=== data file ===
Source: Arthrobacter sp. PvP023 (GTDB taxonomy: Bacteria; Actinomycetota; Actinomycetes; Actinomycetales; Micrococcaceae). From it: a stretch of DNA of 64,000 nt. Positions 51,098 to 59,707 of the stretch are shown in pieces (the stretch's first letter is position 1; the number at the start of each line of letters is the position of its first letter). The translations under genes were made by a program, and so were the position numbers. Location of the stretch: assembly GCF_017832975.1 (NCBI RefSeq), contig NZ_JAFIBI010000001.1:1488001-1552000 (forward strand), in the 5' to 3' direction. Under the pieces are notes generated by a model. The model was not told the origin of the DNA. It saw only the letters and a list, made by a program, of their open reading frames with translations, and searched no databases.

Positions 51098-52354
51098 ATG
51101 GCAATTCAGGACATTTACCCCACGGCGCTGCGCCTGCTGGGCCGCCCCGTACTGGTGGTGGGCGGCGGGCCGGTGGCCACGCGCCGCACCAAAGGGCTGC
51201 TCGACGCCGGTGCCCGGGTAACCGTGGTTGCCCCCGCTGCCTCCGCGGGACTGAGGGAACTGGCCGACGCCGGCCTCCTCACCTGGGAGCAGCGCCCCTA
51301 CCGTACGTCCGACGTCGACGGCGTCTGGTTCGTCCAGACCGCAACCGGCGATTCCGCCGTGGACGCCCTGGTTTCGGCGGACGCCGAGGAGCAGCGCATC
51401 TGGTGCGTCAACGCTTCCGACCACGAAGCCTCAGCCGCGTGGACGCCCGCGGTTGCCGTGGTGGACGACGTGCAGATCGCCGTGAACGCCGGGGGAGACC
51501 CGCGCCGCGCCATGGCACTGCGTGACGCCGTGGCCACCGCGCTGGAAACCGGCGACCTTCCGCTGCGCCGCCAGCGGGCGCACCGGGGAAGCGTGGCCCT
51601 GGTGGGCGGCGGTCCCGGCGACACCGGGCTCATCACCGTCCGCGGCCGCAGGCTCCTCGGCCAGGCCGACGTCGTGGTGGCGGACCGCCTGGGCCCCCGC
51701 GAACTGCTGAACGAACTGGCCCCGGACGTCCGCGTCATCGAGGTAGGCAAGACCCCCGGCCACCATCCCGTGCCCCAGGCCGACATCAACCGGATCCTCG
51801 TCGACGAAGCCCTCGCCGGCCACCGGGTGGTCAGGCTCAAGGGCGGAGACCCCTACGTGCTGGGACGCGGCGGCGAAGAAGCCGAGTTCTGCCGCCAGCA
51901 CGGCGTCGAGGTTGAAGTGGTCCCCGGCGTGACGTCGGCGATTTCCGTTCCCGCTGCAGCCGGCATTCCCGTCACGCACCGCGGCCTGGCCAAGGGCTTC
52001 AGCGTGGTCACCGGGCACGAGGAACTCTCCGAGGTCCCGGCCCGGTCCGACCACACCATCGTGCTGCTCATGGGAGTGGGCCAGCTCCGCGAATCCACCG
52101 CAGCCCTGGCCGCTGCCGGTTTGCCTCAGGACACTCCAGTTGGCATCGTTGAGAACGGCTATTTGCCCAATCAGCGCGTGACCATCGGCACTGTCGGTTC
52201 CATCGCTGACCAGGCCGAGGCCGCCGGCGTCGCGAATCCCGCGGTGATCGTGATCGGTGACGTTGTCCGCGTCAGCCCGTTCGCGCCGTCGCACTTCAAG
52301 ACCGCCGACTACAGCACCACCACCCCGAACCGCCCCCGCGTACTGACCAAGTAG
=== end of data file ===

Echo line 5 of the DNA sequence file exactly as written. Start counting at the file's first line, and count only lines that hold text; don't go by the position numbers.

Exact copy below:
51201 TCGACGCCGGTGCCCGGGTAACCGTGGTTGCCCCCGCTGCCTCCGCGGGACTGAGGGAACTGGCCGACGCCGGCCTCCTCACCTGGGAGCAGCGCCCCTA